“Well, it’s going to be scarier,” promises Hedden, between bites of pumpkin pie, “But as far as the blood content, it’s really up to the discretion of the MPAA.  I’ve been shooting it in two versions.  For example, in a scene where the captain of the ship gets his throat slit by Jason, I did one version where the knife goes across his throat as he’s sitting there, and you don’t think he’s been cut.  He leans back, and then you see the slit open up in his throat, and then blood starts dribbling out.  That’s the ‘A’ version.  In the ‘B’ version, the slit appears in his throat but there’s no blood.  We cut away before the blood flows.  So I’ve got it covered either way.  More people are killed in this movie than in any of the other Friday The 13ths-like 20 or something, an outrageous body count.  There are quite a few where you come into it after it has happened.  You see it about to happen, then we come back as a shocker afterwards.”

Jason Takes Manhattan is Hedden’s first voyage helming a feature film, though he has directed documentaries in the past, and written and directed two episodes of Friday The 13th: The Series (“The Electrocutioner” and “13 O’clock”).  The California native also wrote the script for the current Friday.  Hedden has no qualms about the potentially dichotomous act of putting one’s own words into celluloid.

“Well, I’ve heard both sides of the story-about getting too close to your work, and being objective if it’s not your script-but for me, nobody really knows the work any better than the person who wrote it,” he feels. “I rarely look at my script when I’m on the set.  It’s in my head.  I’ve got all the dialogue memorized.  I can read the off-camera lines when some of the actors aren’t there, for close-ups or whatever.

“My loyalty always lies with the story, over everything else,” the director continues. “I hate to say it, especially to Fango fans, but you can have the most fantastic effects in the world in a movie, and if the story doesn’t track or make sense, nobody’s gonna care.  The story is primary, and all of the effects and things enhance it.  This movie had more weird, bizarre effects than the other movies do, but that alone doesn’t mean it’s gonna be better.”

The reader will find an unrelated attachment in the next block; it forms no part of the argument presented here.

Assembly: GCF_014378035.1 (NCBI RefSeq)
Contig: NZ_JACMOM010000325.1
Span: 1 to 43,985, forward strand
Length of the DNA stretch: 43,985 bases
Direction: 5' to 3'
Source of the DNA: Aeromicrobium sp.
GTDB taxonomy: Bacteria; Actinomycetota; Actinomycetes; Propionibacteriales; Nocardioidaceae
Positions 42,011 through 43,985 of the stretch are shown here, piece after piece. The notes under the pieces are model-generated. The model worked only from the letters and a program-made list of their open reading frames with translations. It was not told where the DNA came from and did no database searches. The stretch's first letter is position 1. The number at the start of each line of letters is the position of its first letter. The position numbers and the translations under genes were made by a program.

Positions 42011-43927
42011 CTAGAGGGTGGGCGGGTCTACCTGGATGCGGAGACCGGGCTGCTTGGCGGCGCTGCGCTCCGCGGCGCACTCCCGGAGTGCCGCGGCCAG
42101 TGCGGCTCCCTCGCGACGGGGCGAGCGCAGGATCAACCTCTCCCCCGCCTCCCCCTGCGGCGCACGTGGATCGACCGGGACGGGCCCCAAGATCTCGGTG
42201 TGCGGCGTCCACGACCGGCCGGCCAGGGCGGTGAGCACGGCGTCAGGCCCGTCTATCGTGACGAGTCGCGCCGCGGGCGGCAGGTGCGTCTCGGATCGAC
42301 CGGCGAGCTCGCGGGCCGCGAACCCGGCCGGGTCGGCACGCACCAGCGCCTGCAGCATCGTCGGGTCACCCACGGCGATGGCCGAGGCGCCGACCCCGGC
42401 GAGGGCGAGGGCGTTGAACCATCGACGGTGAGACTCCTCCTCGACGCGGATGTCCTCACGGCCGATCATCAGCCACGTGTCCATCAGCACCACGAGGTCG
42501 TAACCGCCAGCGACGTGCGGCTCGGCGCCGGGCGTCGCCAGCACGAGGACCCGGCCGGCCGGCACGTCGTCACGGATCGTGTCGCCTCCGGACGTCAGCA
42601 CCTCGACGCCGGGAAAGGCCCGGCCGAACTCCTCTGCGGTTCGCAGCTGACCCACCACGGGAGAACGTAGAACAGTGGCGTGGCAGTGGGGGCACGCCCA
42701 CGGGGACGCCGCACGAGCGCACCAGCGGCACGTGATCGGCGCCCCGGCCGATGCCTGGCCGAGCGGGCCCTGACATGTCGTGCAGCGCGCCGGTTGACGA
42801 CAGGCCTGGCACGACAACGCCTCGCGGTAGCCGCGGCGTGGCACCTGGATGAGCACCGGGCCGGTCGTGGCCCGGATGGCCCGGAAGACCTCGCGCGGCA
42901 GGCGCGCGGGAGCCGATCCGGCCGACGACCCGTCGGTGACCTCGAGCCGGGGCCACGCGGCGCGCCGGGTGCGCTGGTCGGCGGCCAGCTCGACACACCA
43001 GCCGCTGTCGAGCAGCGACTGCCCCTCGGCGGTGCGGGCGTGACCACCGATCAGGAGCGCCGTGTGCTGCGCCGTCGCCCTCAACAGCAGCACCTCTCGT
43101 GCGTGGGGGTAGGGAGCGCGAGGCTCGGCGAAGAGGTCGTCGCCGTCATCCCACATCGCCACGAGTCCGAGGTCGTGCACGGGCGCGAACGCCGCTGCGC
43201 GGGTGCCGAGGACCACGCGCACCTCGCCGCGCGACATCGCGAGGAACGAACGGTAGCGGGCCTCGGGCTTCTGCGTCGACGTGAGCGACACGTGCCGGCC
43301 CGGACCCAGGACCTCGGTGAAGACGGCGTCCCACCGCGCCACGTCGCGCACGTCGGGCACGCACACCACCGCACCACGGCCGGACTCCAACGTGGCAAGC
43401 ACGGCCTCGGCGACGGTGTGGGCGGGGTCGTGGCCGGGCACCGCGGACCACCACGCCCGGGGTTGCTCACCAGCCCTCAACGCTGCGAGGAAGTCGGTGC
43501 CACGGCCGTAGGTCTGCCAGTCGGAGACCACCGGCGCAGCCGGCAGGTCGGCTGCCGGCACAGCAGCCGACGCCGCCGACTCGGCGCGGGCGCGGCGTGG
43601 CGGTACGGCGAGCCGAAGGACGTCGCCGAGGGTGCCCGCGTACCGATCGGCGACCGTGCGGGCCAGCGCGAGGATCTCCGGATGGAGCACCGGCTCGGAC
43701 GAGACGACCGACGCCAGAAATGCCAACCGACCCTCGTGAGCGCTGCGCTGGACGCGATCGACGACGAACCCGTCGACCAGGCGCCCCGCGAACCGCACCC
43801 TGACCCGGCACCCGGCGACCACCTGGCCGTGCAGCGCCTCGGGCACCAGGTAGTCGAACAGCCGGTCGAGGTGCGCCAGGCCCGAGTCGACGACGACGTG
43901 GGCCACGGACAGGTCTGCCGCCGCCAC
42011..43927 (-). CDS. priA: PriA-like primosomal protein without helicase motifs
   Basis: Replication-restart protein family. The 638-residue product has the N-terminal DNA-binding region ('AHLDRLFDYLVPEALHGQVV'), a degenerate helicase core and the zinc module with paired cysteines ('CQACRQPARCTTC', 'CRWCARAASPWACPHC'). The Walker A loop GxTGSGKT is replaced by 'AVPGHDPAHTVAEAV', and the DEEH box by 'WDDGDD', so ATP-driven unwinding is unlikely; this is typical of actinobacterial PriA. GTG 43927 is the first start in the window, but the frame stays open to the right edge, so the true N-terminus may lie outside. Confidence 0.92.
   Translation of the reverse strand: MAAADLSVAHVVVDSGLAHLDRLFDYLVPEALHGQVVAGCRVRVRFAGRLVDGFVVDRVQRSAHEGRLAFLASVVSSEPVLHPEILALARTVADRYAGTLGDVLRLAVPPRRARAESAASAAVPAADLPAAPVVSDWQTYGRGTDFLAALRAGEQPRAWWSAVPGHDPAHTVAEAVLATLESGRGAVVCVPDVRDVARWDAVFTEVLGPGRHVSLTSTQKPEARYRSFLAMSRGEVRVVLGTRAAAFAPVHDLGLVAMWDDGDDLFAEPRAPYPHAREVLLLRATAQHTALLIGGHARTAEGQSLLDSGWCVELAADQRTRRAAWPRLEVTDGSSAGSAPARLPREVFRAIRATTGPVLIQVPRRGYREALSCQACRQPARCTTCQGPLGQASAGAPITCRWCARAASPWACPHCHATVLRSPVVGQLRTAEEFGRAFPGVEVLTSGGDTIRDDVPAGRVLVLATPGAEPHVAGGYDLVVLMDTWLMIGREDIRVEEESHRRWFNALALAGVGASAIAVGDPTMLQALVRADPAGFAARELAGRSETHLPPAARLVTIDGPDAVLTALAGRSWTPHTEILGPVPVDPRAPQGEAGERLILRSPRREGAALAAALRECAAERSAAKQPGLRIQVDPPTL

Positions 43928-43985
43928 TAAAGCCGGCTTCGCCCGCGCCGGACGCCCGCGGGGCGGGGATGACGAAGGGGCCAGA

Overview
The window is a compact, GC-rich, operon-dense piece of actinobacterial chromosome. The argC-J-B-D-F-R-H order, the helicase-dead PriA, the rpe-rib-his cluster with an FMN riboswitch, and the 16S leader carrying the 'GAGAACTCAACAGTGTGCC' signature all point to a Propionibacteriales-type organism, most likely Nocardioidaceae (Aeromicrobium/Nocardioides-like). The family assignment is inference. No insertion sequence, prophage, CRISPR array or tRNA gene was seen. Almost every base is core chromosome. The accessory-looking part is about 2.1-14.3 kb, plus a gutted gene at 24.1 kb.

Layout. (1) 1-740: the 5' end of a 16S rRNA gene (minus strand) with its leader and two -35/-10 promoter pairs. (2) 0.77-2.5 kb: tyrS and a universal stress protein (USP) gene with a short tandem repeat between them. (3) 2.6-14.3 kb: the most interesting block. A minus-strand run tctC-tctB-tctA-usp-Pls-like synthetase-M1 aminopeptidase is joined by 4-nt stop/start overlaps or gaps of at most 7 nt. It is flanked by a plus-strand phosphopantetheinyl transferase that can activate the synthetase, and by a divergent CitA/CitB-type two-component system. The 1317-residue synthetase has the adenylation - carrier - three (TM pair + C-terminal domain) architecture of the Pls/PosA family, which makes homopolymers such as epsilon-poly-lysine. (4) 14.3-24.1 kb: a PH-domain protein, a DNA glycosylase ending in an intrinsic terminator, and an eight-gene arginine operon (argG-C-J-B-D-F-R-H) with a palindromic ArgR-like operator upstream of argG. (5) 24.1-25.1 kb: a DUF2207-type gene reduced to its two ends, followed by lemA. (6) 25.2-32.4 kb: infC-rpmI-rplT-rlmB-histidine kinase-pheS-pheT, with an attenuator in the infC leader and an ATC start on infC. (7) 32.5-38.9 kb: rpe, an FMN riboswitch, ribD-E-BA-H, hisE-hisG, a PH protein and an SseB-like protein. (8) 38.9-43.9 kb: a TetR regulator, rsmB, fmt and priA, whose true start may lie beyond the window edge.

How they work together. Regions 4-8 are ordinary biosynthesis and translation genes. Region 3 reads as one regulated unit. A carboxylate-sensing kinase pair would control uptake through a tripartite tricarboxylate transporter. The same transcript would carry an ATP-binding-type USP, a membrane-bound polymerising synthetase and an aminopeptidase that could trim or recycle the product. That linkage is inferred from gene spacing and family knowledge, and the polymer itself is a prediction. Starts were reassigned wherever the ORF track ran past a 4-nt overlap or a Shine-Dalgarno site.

Dedicated Friday followers will recall that The New Blood began and ended with Jason at the bottom of Crystal Lake.  The new movie gets the waterlogged fellow outta there and on his way to some brand new killing grounds.  “The very first frames of the movie are completely different from any of the other Friday’s.  I can say that much.”  Hedden teases.  “The question is: How do we bring him out of the lake?  That’s what the people go to the movie to see-how he comes to life, how he gets on the cruise ship, how he gets to New York, what he does when he gets to New York.  All those things are, you know, fun!”

Rob Hedden is not one of those high ‘n’ mighty, artsy-fartsy directors who look down on genre films even as they make them.  He’s a dyed-in-the-wool horror fan and he’s proud of it.  He did his homework on the first seven Voorhees slaughterthons.  “I’ve seen every one of them several times,” he raves. “Storywise, the very first one, because obviously it set up the whole thing, was the best.  Final Chapter and Jason Lives were great, too. I hate to go on record saying, ‘I didn’t like this part or that part,’ they all had their moments.  The first, and fourth and sixth were probably my favorites.”

Hedden remains adamant that Friday The 13th Part VIII: Jason Takes Manhattan is the most adventurous installment.  And from the sound of things, he could be right.  He’s quick to give credit to his co-workers on the film for its uniqueness, with particular emphasis on director of photography Brian England. 

“Brian’s given this movie a look different from all the other ones.” Hedden enthuses.  “It’s very ethereal, with enriched color saturation.  He just finished doing The Gate II, and he did I, Madman-in fact, that’s how Brian got this job.  He showed me a few reels of I, Madman, and that was such a rich looking movie that I thought, ‘This is what I want.’ Usually, in these movies, it’s like, ‘Let’s shoot it quick and move on to the next setup.’ Brian paints with light, and we take our time with every shot.  That includes the effects.  We don’t rush through any of this stuff. [FX coordinator] Marty Becker has worked on a bunch of Fridays, and he says Jason looks better and scarier in this movie than in any of the other ones.  I can’t take credit for that.”